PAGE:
I was wondering if that might have been the issue. So again, don't be discouraged! Writing anything in a non-native language is super difficult, and while it does need work, it's not a bad start by any measure. I studied German for eight years and I know, even at my best, I couldn't have done a story this well in that language. Improvements come with practice, though, so the best thing to do is just keep at it.

It might be worthwhile, if you haven't already, to look up some ESL/ELL resources on the internet (ESL is English as a Second Language, and ELL is English Language Learner. Sometimes you also see EFL, English as a Foreign Language). Honestly, I think most of it you will find you already know, but if you look for things like "present vs past tense" or anything about verb tenses and point of view (POV) in general, I think it will be helpful.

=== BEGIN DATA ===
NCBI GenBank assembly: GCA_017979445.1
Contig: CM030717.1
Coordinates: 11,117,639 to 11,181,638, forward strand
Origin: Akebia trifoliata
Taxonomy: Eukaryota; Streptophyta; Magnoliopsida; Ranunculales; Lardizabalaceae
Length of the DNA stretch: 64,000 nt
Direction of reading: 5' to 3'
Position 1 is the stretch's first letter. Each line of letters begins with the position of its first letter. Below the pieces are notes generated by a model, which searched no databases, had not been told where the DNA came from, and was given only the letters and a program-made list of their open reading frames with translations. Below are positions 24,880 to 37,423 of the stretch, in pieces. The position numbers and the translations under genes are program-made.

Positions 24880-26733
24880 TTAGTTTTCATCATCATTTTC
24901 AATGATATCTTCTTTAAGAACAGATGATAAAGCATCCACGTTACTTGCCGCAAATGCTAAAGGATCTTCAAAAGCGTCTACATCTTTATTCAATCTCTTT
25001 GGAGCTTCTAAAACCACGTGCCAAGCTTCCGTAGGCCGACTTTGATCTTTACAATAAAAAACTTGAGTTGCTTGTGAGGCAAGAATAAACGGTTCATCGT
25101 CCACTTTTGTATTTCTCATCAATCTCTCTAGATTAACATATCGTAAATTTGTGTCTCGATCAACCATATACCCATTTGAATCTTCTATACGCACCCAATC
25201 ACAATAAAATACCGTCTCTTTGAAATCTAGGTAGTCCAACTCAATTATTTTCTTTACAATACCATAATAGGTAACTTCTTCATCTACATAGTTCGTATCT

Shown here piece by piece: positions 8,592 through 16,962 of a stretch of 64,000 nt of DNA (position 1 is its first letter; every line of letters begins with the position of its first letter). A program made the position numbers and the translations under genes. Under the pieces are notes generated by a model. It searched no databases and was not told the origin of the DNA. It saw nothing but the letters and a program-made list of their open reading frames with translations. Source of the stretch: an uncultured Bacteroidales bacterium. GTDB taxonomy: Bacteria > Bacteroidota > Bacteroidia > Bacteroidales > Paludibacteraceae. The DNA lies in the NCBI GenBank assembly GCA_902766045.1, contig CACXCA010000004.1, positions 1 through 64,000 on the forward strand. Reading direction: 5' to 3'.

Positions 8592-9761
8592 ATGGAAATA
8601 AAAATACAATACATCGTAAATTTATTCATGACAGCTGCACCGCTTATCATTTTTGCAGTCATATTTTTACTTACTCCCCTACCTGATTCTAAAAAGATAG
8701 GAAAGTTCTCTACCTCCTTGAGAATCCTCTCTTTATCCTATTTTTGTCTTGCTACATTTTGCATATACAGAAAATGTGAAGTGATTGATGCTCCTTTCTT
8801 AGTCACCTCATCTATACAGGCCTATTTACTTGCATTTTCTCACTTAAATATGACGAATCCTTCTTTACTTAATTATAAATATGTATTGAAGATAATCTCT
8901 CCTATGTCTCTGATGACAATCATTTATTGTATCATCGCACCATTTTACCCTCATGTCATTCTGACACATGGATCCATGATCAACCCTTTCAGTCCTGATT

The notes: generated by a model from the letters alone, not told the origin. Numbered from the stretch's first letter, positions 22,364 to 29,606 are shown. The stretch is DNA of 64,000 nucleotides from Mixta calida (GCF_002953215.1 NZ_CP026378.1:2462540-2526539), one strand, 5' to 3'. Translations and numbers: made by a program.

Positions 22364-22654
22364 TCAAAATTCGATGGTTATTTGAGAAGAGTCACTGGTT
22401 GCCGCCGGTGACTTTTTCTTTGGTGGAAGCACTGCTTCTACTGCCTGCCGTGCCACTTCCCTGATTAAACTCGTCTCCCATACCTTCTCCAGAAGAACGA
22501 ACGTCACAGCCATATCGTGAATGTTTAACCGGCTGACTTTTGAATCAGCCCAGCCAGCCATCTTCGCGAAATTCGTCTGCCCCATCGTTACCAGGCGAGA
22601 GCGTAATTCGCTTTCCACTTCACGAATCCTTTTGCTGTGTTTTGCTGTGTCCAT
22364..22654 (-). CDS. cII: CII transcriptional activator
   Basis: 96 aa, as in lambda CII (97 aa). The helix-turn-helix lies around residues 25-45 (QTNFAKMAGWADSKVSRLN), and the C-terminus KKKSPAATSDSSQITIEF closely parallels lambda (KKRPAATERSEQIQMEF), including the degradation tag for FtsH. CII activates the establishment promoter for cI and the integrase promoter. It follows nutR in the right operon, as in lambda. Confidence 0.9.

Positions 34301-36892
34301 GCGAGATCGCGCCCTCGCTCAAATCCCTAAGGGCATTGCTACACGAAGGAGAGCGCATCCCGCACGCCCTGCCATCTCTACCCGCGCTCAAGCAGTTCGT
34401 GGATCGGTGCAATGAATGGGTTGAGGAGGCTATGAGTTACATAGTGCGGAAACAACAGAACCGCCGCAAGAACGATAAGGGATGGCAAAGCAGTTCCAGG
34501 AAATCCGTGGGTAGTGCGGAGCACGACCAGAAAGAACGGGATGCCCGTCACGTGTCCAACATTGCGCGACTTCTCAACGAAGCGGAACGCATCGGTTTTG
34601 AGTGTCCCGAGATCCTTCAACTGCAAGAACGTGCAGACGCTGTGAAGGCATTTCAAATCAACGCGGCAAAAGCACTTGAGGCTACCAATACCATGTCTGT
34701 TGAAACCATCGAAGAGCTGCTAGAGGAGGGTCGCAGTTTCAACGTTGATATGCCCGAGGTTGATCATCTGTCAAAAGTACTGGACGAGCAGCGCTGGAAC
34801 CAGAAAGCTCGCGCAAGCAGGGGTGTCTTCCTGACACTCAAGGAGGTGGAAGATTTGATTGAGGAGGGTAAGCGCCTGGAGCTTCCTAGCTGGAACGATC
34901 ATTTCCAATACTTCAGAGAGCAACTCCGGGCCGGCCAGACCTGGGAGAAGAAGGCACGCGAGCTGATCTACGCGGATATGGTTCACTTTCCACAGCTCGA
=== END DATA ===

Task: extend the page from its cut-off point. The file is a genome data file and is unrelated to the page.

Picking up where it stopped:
0

Share this post


Link to post
Share on other sites

Hey hey, welcome to RE, and congratulations on your first sub! 

Overall

This is a good place to start, but it needs some work. The big items missing right now are: 1) character buy-in; 2) inciting incident; 3) through line. I saw from above that English isn't your first language so well done, because there is no way I could write a story this well in any of the other languages I know. 

Grammar and spelling aside, I think it just needs a few more passes for basic structure, as indicated above. Regarding your question about the city, I can't really answer it because I don't know enough about it. I'd like to be more invested in the characters because I really enjoy religions and religious debate, but I can't seem to parse the reasons behind their arguments.

So maybe another pass or two and then send it back through? Well done on submitting, regardless. It takes a lot of courage!